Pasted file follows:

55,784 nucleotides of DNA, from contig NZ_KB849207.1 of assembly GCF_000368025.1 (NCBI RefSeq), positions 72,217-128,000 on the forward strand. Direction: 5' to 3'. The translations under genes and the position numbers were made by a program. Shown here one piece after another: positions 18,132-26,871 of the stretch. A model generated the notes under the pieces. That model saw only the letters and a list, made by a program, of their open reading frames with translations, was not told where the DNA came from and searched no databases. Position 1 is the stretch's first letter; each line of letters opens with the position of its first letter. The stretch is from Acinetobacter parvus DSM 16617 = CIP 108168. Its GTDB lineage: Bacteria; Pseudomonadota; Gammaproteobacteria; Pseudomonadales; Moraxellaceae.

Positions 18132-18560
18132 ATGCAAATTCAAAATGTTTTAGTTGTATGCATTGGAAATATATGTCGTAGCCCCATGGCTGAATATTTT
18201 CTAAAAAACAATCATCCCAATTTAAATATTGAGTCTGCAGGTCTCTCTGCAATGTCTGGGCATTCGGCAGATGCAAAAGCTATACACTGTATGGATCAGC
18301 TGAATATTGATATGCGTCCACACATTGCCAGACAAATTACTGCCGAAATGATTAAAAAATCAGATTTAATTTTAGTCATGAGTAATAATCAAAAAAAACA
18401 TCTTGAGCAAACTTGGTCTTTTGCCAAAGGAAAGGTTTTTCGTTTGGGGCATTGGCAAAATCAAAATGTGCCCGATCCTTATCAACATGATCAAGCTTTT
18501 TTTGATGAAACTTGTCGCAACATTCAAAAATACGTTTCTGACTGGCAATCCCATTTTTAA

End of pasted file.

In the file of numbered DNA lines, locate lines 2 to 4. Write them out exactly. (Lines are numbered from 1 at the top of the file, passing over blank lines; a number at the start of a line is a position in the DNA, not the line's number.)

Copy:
Positions 18132-18560
18132 ATGCAAATTCAAAATGTTTTAGTTGTATGCATTGGAAATATATGTCGTAGCCCCATGGCTGAATATTTT
18201 CTAAAAAACAATCATCCCAATTTAAATATTGAGTCTGCAGGTCTCTCTGCAATGTCTGGGCATTCGGCAGATGCAAAAGCTATACACTGTATGGATCAGC